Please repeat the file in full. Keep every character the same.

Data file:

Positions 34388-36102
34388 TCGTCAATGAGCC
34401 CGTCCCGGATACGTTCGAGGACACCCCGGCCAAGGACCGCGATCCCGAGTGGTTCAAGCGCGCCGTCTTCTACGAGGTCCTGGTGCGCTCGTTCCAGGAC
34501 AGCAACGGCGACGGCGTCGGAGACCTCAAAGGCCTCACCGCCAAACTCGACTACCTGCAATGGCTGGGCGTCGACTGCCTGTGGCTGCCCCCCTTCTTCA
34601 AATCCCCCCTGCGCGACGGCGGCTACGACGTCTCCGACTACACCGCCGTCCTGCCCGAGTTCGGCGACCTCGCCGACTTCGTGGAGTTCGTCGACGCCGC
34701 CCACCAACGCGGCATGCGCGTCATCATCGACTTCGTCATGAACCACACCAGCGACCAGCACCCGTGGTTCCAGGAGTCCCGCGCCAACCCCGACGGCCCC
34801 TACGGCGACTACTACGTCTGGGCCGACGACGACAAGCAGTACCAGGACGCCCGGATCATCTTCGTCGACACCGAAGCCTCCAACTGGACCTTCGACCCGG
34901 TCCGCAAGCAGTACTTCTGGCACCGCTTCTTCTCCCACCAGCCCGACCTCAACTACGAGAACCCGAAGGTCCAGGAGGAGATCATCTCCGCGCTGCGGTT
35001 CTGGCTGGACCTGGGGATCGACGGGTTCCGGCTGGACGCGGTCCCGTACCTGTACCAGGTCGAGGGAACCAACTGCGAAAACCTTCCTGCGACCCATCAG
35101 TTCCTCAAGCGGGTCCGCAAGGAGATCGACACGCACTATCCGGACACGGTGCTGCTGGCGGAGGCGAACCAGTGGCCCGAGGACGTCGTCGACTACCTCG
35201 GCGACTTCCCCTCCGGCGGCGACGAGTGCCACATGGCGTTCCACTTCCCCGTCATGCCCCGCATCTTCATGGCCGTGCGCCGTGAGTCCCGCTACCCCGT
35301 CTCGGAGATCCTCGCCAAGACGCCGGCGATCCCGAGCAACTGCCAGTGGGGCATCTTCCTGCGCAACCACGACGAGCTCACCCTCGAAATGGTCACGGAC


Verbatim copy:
Positions 34388-36102
34388 TCGTCAATGAGCC
34401 CGTCCCGGATACGTTCGAGGACACCCCGGCCAAGGACCGCGATCCCGAGTGGTTCAAGCGCGCCGTCTTCTACGAGGTCCTGGTGCGCTCGTTCCAGGAC
34501 AGCAACGGCGACGGCGTCGGAGACCTCAAAGGCCTCACCGCCAAACTCGACTACCTGCAATGGCTGGGCGTCGACTGCCTGTGGCTGCCCCCCTTCTTCA
34601 AATCCCCCCTGCGCGACGGCGGCTACGACGTCTCCGACTACACCGCCGTCCTGCCCGAGTTCGGCGACCTCGCCGACTTCGTGGAGTTCGTCGACGCCGC
34701 CCACCAACGCGGCATGCGCGTCATCATCGACTTCGTCATGAACCACACCAGCGACCAGCACCCGTGGTTCCAGGAGTCCCGCGCCAACCCCGACGGCCCC
34801 TACGGCGACTACTACGTCTGGGCCGACGACGACAAGCAGTACCAGGACGCCCGGATCATCTTCGTCGACACCGAAGCCTCCAACTGGACCTTCGACCCGG
34901 TCCGCAAGCAGTACTTCTGGCACCGCTTCTTCTCCCACCAGCCCGACCTCAACTACGAGAACCCGAAGGTCCAGGAGGAGATCATCTCCGCGCTGCGGTT
35001 CTGGCTGGACCTGGGGATCGACGGGTTCCGGCTGGACGCGGTCCCGTACCTGTACCAGGTCGAGGGAACCAACTGCGAAAACCTTCCTGCGACCCATCAG
35101 TTCCTCAAGCGGGTCCGCAAGGAGATCGACACGCACTATCCGGACACGGTGCTGCTGGCGGAGGCGAACCAGTGGCCCGAGGACGTCGTCGACTACCTCG
35201 GCGACTTCCCCTCCGGCGGCGACGAGTGCCACATGGCGTTCCACTTCCCCGTCATGCCCCGCATCTTCATGGCCGTGCGCCGTGAGTCCCGCTACCCCGT
35301 CTCGGAGATCCTCGCCAAGACGCCGGCGATCCCGAGCAACTGCCAGTGGGGCATCTTCCTGCGCAACCACGACGAGCTCACCCTCGAAATGGTCACGGAC